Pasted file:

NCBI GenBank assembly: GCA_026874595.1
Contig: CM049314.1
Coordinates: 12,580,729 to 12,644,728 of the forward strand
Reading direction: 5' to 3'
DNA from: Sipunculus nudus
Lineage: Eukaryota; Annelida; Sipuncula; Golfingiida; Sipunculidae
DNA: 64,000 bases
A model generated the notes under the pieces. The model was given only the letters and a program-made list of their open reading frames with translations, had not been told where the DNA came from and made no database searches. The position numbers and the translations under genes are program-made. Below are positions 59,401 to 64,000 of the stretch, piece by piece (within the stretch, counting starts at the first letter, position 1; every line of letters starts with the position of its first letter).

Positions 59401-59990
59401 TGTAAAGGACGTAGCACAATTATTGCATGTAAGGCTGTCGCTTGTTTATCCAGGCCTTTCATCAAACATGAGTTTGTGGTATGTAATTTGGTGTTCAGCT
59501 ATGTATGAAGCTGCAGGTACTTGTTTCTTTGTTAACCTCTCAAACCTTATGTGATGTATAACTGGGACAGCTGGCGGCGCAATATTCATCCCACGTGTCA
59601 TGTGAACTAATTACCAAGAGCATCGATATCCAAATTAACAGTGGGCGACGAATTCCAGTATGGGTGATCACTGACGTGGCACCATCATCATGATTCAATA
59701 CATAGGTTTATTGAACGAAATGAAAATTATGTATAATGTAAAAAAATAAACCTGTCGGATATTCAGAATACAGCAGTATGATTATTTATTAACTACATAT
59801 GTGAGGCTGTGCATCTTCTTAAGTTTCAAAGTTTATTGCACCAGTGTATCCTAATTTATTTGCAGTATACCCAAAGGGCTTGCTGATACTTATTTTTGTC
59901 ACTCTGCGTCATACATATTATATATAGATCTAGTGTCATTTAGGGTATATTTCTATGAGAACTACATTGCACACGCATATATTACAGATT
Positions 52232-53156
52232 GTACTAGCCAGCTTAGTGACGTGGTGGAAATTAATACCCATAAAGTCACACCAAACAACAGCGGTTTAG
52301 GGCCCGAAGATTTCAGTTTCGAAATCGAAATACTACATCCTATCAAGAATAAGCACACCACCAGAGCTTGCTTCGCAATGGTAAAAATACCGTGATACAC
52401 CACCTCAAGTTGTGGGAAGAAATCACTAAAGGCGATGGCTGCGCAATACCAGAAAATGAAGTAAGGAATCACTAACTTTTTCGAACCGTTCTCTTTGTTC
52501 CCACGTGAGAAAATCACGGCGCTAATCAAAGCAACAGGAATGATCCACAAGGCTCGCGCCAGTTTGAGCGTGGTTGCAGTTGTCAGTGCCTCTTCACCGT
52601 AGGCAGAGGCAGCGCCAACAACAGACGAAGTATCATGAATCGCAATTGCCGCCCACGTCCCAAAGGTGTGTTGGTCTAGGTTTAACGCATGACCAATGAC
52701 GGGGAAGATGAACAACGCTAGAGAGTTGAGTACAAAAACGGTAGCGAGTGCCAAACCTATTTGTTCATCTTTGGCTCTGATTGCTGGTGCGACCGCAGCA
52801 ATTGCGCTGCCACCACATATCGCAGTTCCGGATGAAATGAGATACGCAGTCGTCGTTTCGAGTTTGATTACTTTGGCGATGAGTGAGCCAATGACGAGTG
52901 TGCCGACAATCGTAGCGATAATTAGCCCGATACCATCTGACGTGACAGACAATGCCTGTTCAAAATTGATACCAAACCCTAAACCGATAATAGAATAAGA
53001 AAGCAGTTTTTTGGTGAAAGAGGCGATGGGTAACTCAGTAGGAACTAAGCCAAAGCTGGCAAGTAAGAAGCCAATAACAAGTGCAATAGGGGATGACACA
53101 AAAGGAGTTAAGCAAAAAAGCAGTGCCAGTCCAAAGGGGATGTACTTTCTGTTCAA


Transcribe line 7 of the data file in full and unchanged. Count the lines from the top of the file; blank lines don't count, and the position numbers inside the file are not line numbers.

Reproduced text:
DNA: 64,000 bases